The High Court of Justice is now reviewing an appeal against several government ministries for not acting to prevent harmful second-hand smoke (SHS) caused by neighbors who smoke in balconies, houses, yards, or next to windows. The ministries are required to present their sides on this prickly issue to the court by the end of August, and then the hearing will take place on September 13.
The Health Ministry, which along with the Environmental Protection Ministry and National Security Ministry, was accused by the appellants of not acting against the smokers, has so far declined to make a statement, but said it would do so only at the court case.
This was despite the announcement by Minister Moshe Arbel this week of an “action plan to reduce smoking,” which made no mention at all of this issue of protecting people from others’ toxic smoke.
What is the danger of smokers harming others via second-hand smoke?
According to the researchers at the School of Public Health at the Faculty of Medicine at Tel Aviv University (TAU), their study is the first in scientific literature to provide evidence about the extent of the problem in Israel, and about the fear of damage to health resulting from SHS infiltration from neighbors’ apartments or balconies.
The study estimates that almost half the Israeli population suffers from second-hand smoke (SHS) penetrating their homes, mostly from smoking neighbors. The study also found that only one out of four families who suffers from smoke infiltrating their homes complain about it to the smoking neighbor, homeowner, or residents’ committee.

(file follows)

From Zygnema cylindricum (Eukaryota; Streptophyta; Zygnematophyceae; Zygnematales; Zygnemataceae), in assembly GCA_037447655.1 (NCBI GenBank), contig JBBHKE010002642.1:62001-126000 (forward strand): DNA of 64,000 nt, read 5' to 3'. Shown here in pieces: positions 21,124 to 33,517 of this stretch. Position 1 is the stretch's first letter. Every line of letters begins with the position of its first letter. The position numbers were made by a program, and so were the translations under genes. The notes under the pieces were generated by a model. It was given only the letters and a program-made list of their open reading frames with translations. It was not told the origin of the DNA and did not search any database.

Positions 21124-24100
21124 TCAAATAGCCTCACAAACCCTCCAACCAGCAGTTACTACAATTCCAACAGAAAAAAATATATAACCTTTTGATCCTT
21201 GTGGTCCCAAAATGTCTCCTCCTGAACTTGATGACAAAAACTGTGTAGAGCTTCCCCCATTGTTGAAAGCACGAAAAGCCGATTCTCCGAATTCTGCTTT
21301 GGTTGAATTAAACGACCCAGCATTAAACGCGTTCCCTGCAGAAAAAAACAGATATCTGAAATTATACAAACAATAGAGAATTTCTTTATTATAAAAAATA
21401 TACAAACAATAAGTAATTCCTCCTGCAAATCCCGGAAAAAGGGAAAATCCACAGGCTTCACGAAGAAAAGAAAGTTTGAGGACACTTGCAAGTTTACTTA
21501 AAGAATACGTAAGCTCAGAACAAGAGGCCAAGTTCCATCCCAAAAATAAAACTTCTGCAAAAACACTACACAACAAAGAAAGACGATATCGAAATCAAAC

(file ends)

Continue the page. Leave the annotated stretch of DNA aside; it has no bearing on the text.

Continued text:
Many respondents to the phone survey reported that they were considerably troubled by the smoke from neighbors infiltrating their homes and fear for their health, but prefer not to complain to avoid unpleasantness. Some even testified that they had had to move out of their homes to another address just because neighbors had smoked incessantly.”
The study was led by School of Public Health Prof. Leah Rosen in collaboration with her graduate student Noa Theitler; Dr. Maya Peled Raz from the University of Haifa; Dr. Michal Bitan from the Academic College of Management; and Dr. Vaughan Rees from the Harvard T.H. Chan School of Public Health.
The paper was published under the title “Tobacco smoke incursion into private residences in Israel: a cross-sectional study examining public perceptions of private rights and support for governmental policies” in the Israel Journal of Health Policy Research, which is a leading health policy research journal funded by the Israel National Institute for Health Policy Research.
The present study is the third in a series of recently published papers on SHS led by the TAU researchers. In the first, published about two years ago, children of smoking parents were tested for nicotine traces, and findings indicated that 70% are in fact exposed to passive smoking.
The team also looked for traces of nicotine in the hair of children whose parents limited their smoking to the balcony or outdoors. Again, findings were disconcerting: nicotine traces were found in the hair of 60% of these children.